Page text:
Status

Known problems and limitations:

  • Limited testing (help!)
  • No clipboard support

Latest version tested on:

  • Windows XP Professional, JDK 1.4.0
June 5th, 2002
Version 1.0
  • Redesigned for JDK 1.4.0.
  • Authentication and host restriction support.
  • Fixed Swing refresh bugs.
  • Fixed bugs with backspace and delete keys.
January 22nd, 2001
  • Pixel model no longer requires AWT.
November 26th, 2000
Version 0.3
  • Shared session support. Separate event and incremental queues per client.
  • Hextile and CoRRE encoding support.
  • New super-fast console model .
November 15th, 2000
Version 0.2
  • True "virtual" remote frames. No more pop-ups on server.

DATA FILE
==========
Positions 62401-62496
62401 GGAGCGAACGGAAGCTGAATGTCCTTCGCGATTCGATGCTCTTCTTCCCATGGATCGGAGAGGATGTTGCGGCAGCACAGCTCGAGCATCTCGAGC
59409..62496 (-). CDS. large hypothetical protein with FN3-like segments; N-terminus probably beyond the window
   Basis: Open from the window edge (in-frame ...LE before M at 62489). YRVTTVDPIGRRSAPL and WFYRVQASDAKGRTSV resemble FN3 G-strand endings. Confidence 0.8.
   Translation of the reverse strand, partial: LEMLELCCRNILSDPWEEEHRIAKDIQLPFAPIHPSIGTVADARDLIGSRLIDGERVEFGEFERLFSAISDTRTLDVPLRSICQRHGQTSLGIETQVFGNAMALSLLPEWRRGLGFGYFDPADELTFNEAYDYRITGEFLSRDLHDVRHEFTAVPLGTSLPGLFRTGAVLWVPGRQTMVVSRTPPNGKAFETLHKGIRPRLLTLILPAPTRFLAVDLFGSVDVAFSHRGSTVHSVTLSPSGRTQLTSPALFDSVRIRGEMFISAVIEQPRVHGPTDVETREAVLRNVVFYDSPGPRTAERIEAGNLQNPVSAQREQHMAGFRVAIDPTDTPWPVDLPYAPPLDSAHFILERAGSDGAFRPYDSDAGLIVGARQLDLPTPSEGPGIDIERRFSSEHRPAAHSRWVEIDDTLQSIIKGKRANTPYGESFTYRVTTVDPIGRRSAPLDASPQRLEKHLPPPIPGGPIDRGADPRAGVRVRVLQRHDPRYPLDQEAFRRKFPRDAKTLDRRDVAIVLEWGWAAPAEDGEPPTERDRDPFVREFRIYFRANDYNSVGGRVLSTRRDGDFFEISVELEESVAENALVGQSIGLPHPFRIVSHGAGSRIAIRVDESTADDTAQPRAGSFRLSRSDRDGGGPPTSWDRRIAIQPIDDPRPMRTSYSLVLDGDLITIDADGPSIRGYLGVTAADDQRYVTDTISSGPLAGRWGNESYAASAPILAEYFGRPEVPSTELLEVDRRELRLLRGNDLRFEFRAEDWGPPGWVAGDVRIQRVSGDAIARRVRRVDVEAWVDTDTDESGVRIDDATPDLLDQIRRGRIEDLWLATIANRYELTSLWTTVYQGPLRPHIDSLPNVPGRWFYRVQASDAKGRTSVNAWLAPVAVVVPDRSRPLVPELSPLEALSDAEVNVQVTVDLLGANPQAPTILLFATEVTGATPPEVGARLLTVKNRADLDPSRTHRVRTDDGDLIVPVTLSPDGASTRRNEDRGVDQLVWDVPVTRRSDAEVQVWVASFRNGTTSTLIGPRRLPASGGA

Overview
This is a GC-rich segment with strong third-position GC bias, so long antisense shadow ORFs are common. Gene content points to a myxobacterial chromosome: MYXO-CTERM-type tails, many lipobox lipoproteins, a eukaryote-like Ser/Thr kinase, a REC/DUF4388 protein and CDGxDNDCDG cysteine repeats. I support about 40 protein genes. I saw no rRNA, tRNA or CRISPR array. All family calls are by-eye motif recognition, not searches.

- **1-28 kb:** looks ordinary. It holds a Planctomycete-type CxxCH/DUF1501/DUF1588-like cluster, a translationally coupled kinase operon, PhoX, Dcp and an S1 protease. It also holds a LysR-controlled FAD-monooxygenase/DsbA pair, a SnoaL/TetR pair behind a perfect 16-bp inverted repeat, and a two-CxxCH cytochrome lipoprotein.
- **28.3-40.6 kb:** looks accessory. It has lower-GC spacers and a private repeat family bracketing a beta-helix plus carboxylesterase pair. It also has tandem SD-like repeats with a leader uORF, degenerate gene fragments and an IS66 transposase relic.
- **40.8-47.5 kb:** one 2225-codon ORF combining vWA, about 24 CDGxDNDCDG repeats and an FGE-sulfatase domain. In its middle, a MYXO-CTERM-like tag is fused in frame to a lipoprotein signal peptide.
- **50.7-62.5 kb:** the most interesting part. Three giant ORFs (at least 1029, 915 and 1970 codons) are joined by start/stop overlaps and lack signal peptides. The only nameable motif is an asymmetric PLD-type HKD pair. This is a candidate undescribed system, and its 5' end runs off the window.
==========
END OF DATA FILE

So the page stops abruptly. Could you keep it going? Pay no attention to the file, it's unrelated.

• Supports any pixel format desired by the client.
  • Incremental frame update. Only "dirty" regions are sent to client.
  • New remote AWT model . Uses Swing component peers.
  • Web server serves MF viewer applet.
  • Name changed to VNCj (used to be jVNC) to avoid conflict with another product.
July 1st, 2000
Version 0.1
  • Raw and RRE encoding of RGB888 pixel format.
  • Requires an AWT Frame to actually open on the server. Yuck.
  • Limited support for the Robot class.

"Oracle" and "Java" are registered trademarks of Oracle and/or its affiliates. RealVNC ® , VNC ® , RFB ® and deskhop ® are trademarks of RealVNC Limited and are protected by trademark registrations and/or pending trademark applications in the European Union, United States of America and other jurisdictions.